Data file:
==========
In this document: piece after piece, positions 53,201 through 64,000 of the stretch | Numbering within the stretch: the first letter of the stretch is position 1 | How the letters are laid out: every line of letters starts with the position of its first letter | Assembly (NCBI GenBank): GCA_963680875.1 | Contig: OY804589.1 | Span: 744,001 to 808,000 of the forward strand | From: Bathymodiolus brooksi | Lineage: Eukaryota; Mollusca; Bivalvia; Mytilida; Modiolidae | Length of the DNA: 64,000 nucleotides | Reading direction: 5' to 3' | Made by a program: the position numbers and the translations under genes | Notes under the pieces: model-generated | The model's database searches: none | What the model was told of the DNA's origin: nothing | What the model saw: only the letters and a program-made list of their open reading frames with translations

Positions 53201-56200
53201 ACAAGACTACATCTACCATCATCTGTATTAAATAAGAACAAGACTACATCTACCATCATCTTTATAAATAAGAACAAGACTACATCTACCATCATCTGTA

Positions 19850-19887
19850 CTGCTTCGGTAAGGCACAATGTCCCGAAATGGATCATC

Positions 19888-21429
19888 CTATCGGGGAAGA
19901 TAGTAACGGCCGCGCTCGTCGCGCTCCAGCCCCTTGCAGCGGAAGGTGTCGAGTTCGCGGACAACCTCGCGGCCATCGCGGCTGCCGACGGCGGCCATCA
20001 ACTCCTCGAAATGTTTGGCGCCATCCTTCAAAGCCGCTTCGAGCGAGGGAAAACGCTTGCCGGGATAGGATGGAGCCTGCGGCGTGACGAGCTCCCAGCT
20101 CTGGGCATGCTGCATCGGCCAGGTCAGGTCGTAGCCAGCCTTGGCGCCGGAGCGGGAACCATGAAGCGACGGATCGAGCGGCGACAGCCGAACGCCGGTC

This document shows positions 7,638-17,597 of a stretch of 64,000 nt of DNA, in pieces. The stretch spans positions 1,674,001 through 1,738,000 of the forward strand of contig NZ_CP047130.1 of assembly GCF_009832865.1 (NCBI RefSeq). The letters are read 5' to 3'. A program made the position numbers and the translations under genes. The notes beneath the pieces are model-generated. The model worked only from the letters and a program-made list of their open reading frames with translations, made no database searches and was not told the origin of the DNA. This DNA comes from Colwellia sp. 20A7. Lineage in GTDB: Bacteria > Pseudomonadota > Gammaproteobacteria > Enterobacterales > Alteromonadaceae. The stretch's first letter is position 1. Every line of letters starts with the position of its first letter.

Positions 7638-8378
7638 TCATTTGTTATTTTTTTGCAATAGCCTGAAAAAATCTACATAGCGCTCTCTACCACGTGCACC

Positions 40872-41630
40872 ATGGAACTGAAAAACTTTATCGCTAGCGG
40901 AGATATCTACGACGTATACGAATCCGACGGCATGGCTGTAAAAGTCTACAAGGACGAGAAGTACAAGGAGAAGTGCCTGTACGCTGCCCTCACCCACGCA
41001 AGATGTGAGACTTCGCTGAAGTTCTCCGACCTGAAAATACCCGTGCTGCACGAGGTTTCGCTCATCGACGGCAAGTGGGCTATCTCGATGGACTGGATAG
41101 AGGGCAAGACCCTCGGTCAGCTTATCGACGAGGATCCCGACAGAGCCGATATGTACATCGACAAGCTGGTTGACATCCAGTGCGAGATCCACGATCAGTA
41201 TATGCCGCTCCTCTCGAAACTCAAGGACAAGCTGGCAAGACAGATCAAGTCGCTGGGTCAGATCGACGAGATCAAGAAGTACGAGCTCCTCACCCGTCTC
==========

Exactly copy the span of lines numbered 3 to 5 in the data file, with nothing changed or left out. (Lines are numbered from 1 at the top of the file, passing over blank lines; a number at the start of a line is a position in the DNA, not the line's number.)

53201 ACAAGACTACATCTACCATCATCTGTATTAAATAAGAACAAGACTACATCTACCATCATCTTTATAAATAAGAACAAGACTACATCTACCATCATCTGTA

Positions 19850-19887
19850 CTGCTTCGGTAAGGCACAATGTCCCGAAATGGATCATC